How Often Do I Need a Tetanus Booster Shot?

Current Recommendations and Practices

Patient getting a booster shot

Getty Images / IAN HOOTON

In This Article

If you haven't had a tetanus booster shot in the past decade, you're probably overdue. A booster every ten years is recommended.

Tetanus shots are not just tetanus shots, however. They're almost always bundled with another vaccine (unless you're getting the shot because of a deep, dirty cut or something similar.)

It's not just rusty nails that you have to worry about, either. The bacteria that causes tetanus is found in many parts of the environment and you can be exposed through any open wound. That's why it's important to stay up to date on your booster shots.

According to the Centers for Disease Control and Prevention (CDC), tetanus is rare in the United States. Only around 30 cases are reported each year, almost all of which involve adults who were never vaccinated or given their 10-year booster.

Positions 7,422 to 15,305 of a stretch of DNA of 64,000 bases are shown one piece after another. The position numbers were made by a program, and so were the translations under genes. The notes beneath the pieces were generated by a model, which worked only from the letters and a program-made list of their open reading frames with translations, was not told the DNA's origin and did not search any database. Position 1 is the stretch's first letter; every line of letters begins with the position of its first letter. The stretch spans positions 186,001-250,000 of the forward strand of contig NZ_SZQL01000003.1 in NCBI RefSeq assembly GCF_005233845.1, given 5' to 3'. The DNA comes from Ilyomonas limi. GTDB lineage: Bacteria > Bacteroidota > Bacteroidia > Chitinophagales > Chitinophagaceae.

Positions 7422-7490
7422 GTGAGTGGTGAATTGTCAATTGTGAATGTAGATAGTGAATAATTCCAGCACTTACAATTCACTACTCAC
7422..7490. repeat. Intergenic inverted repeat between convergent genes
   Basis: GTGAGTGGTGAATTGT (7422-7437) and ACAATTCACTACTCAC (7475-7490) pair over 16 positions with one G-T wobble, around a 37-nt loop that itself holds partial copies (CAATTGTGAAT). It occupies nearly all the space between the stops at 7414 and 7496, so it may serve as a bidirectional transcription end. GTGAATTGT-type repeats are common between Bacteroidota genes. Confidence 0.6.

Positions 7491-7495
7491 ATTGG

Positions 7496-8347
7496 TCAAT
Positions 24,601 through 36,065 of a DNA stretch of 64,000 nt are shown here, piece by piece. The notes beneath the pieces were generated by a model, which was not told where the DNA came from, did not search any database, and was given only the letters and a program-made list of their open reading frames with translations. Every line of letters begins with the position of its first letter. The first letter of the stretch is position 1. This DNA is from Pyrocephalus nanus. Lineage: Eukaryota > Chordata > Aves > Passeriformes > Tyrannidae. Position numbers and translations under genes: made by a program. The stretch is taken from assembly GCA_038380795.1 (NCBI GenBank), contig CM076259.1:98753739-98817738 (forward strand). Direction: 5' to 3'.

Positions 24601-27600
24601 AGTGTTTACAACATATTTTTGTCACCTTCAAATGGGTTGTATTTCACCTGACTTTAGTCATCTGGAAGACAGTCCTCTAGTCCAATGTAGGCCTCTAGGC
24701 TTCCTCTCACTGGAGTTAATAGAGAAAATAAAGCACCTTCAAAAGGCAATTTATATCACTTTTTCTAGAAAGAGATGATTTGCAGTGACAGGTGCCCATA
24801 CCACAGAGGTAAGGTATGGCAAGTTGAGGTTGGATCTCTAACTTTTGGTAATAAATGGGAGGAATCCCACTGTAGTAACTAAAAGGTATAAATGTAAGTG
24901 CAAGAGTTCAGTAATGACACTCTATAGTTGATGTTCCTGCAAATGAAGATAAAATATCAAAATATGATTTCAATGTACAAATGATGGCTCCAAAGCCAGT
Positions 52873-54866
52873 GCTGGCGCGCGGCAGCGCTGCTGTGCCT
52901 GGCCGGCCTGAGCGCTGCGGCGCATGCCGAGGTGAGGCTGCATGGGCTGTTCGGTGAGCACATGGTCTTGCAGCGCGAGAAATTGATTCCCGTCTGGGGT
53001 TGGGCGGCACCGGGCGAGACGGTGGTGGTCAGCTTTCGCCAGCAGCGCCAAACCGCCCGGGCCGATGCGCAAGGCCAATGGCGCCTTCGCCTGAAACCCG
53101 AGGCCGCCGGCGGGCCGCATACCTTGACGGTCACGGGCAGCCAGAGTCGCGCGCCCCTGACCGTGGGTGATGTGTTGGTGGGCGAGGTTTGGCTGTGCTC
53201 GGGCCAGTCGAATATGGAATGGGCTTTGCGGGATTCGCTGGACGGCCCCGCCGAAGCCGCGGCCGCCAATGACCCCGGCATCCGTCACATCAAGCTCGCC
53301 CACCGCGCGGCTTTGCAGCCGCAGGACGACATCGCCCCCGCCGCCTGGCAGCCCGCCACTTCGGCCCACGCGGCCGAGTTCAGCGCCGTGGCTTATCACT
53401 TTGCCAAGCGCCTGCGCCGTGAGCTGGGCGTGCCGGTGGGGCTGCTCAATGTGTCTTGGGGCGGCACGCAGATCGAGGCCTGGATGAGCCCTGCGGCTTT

The Schedule of DTaP Shots for Kids
Verywell / JR Bee

About Tetanus

Tetanus, also known as lockjaw, is from a bacteria called Clostridium tetani that are found in soil, dust, and manure. The spores are produced by the C. Tetani bacteria and the bacteria grow after entering in the body to cause disease.

The disease affects the nervous system and leads to muscle spasms. It doesn't just lock your jaw closed, but that is the most widely known symptom. Besides not being able to open your mouth, tetanus can make swallowing difficult and cause neck stiffness.

Additionally, some people experience muscle cramps in the abdomen. These spasms will be in the muscles of the abdominal wall and not in the gut like other types of cramps.

After exposure, it can take anywhere from three to 21 days for symptoms to develop. The timing depends largely on the extent and duration of contamination of a wound. The average incubation period is 10 days.

If left untreated, tetanus can lead to seizures. It causes death in between 10% and 20% of people with untreated, symptomatic disease, primarily older people.

Booster Recommendations